Wednesday, June 15, 2016

William Livingston, The Moravians, Primitive Christianity

In my last post I noted the Moravians might be like the Quakers in their belief in simplistic primitive Christianity. I crossed out that parenthetical clause because after researching them further, I'm not so sure. I don't know enough about them yet to make that assessment.

I do know that William Livingston, who loved the Quakers, also defended the Moravians. The Moravians were viewed as "heretics." Livingston was an anti-heresy hunter.

That was the point of "primitive Christianity." As George Washington once put it, "[I]n religion my tenets are few and simple."

It was this doctrinal indifference that permitted religious pluralism to flourish in the American Founding. That's the thesis to  Chris Beneke's "Beyond Toleration: The Religious Origins of American Pluralism."

Beneke argues that Livingston's proposed Christianity was "devoid of theological content." To Livingston "Christ was the promised Messiah" whose moral instruction ought to be followed. But the contents of that instruction could be "contained in a sheet of paper."

This was "primitive Christianity."

1 comment:

Tom Van Dyke said...

"Primitive Christianity" is a Reformation chimera, at least post-Luther and Calvin's Reformation.

Christianity was never primitive in the Barney the Christosaur sense, never existed in the 'I love you, you love me and that's all there is' idiot children sense.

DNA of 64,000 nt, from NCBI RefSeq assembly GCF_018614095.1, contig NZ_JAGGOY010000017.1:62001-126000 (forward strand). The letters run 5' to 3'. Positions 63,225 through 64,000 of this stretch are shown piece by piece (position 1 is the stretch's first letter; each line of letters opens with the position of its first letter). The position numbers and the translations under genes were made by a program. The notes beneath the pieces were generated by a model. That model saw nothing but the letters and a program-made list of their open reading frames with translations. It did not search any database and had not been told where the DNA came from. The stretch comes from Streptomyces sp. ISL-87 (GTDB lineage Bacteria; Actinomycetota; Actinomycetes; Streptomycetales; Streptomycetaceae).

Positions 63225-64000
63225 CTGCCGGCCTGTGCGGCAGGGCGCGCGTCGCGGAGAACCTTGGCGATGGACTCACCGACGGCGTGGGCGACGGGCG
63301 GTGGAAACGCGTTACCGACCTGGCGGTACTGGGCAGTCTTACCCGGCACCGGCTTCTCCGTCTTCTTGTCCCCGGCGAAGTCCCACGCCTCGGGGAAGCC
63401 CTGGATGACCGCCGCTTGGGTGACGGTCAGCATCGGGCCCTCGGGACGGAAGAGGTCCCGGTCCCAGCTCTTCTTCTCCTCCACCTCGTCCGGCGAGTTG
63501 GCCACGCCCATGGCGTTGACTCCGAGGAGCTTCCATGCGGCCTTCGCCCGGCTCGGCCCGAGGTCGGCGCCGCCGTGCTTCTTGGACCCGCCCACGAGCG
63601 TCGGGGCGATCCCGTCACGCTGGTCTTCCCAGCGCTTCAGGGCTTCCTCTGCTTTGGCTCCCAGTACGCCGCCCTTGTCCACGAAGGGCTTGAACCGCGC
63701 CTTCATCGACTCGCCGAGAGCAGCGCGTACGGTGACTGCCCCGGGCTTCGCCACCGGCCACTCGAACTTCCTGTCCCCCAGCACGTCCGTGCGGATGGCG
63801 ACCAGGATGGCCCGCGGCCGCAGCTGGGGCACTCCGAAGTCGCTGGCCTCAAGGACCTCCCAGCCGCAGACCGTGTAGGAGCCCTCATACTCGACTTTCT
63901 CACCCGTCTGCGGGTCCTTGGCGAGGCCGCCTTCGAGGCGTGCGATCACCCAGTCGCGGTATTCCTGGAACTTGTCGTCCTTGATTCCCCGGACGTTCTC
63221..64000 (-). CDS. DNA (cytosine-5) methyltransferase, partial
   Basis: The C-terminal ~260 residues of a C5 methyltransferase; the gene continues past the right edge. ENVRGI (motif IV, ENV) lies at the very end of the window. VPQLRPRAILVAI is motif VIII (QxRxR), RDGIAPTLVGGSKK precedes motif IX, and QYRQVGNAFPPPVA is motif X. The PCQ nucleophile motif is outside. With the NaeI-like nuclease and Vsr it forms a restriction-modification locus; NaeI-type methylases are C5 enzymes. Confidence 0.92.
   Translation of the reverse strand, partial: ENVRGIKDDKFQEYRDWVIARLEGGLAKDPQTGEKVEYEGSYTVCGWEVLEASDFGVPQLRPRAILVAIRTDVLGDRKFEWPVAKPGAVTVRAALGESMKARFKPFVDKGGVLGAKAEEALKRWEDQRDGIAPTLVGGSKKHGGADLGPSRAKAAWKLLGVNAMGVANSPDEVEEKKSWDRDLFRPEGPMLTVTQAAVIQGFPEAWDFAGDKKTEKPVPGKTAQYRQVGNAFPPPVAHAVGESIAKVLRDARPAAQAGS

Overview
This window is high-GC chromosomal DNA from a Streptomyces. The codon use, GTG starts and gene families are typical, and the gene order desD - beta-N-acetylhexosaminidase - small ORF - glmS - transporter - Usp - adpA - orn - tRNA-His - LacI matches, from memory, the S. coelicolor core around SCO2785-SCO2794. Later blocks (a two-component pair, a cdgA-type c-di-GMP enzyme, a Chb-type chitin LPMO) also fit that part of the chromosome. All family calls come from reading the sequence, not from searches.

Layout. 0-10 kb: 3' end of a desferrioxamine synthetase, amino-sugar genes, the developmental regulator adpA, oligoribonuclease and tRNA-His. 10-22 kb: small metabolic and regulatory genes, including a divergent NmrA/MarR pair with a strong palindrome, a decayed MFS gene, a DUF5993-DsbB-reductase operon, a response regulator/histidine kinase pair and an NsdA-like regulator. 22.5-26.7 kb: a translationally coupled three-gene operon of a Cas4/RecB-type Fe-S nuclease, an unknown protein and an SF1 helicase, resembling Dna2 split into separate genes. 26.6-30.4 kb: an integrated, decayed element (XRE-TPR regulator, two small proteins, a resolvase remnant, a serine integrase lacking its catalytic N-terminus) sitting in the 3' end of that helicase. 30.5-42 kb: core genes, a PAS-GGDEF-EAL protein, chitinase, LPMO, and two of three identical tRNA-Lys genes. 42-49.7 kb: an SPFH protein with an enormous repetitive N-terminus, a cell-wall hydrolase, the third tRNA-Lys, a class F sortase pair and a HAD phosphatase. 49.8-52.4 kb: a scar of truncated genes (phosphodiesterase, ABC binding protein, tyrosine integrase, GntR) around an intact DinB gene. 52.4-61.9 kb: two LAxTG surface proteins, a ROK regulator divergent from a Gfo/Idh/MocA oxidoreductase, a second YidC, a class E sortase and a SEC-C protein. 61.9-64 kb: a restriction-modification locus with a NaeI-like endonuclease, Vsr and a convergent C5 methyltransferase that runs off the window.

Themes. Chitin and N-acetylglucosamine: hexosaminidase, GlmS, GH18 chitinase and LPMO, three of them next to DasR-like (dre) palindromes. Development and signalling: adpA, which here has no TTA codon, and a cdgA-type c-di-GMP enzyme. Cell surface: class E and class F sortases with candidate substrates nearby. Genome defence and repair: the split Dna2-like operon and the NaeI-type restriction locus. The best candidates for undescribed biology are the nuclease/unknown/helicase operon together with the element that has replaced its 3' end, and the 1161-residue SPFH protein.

From the very first, the Early Church hassled over theology and doctrine. It's in the Bible, even. It's called the Acts of the Apostles. For the record. Christianity was an extension of Judaism, so could you be a Christian if you don't keep kosher?

[Acts 10, for those keeping score.]

Now it is true that Protestantism revolted against the Catholic Church's seemingly endless list of doctrines. But "primitive Christianity" had no staying power either. Look at the evangelicals and fundamentalists of today.
Still Trinitarians, which is doctrine, not explicit Biblicism.

Like "unitarianism," "primitive" Christianity was a fad. They are scarcely to be found today. In fact, in the Unitarian Universalist Church of the 21st century, you don't even have to believe in God, let alone Christ.

True story.